On the plus side, this is definitely an innovative way to eat your vegetables. Locals Corner, the Seaforth, Australia café responsible for the coffee creation, posted a photo of a carrot latte —which really is just a latte poured into a hollowed-out carrot— to their social media on June 4th with the caption “How about carrot latte ?.” To say it was met with mixed reviews would be an understatement: One user commented “science has gone too far”, with another simply writing “how about no?”. However, some people seemed more on board with the creative idea, with one commenter adding, “if it cuts down on the wastage from coffee cups why not?”.
For all the controversy, the owner of Locals Corner would like everyone to know that the carrot creation was made as a joke and shouldn’t be taken seriously.
“We just like doing different things; we’ve been doing a few of these, one with an apple, one with an avocado, this week was a carrot and next week we will do something different,” Vanja Butina told Daily Mail Australia.
While you won’t find the carrot latte on the café’s menu, it’s not the first time the shop experimented with unique ways to drink coffee. Prior to carrots, baristas at Locals Corner made a latte by pouring coffee and milk into a hollowed-out apple, served on top of a pineapple, for good measure.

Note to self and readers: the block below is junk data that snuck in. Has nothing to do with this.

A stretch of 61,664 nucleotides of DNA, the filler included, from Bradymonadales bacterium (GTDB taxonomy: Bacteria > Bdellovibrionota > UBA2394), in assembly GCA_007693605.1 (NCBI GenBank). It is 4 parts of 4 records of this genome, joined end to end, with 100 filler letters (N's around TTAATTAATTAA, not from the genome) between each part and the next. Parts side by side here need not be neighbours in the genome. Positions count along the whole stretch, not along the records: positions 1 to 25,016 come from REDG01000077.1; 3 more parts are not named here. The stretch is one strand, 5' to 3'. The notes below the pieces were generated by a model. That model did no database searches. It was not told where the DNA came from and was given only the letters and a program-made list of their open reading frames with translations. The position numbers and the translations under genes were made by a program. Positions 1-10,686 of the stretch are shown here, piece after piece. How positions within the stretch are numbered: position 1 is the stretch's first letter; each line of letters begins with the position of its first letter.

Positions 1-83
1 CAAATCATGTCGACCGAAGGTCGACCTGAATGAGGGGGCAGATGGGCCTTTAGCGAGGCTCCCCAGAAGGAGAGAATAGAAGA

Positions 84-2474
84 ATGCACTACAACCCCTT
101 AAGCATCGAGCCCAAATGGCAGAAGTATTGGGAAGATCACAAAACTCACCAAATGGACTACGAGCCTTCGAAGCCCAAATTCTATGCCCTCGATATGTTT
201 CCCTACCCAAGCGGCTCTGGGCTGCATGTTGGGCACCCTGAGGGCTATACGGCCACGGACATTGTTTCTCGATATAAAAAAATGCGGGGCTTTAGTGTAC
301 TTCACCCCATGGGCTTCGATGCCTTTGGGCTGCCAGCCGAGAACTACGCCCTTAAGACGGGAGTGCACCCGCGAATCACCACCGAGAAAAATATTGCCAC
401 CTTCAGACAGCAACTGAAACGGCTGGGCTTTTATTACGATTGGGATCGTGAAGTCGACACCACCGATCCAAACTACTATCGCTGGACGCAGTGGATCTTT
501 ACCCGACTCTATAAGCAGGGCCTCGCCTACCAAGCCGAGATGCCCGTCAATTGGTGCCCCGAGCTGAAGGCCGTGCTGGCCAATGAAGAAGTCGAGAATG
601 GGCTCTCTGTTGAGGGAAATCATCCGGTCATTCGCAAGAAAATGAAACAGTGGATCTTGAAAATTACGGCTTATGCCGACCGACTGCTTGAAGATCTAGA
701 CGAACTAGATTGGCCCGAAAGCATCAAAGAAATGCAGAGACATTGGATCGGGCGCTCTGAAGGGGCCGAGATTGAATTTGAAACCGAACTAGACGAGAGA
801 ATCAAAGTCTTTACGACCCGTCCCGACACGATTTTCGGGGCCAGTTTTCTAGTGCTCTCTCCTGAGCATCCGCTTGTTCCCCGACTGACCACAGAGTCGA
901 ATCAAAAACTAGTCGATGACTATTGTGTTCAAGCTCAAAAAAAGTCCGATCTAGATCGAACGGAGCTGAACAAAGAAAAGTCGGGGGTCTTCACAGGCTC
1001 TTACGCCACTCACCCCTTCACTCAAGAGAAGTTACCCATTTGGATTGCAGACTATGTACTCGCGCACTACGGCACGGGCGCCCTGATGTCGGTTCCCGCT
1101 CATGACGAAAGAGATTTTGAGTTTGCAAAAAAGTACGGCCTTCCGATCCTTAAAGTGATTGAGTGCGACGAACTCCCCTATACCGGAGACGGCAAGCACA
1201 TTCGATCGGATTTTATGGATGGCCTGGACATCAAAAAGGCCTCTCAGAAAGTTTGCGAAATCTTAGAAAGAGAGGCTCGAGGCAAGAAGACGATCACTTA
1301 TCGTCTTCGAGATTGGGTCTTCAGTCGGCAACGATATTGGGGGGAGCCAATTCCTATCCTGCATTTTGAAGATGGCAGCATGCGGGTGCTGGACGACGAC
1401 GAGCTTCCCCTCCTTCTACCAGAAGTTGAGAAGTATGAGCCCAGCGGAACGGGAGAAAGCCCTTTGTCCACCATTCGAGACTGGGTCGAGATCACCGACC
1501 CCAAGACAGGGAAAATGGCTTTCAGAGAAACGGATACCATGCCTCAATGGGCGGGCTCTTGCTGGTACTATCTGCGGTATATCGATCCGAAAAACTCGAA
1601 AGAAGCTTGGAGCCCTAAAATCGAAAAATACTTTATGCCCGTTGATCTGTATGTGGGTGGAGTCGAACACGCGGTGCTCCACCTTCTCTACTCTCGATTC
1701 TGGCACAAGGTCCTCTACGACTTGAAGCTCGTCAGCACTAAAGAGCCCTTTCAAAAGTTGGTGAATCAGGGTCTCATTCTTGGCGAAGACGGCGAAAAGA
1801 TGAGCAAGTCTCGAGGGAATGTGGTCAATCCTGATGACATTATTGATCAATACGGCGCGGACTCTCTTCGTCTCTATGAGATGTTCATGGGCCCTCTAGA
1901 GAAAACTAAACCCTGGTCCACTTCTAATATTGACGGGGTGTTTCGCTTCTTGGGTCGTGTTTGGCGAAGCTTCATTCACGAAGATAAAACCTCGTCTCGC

But even that isn’t the most bizarre use of produce as a vessel for coffee. Not to be outdone by the avolatte, a coffee shop in Denton created a tomato cortado.
While inventive, these fruit-and-latte hybrids pose a few problems. Firstly, we’re assuming that bits of fruit floating around in coffee is an acquired taste. Secondly, they look nearly impossible to drink —a belief shared by Butina herself. “It would be very hard to drink out of because it doesn’t hold coffee well,” said Butina of the carrot latte’s structure.
So it may be fun to create (and photograph) these unique displays of latte art, but for the sake of practicality, we think we’ll stick to the lost art of enjoying our morning coffee in regular old mugs.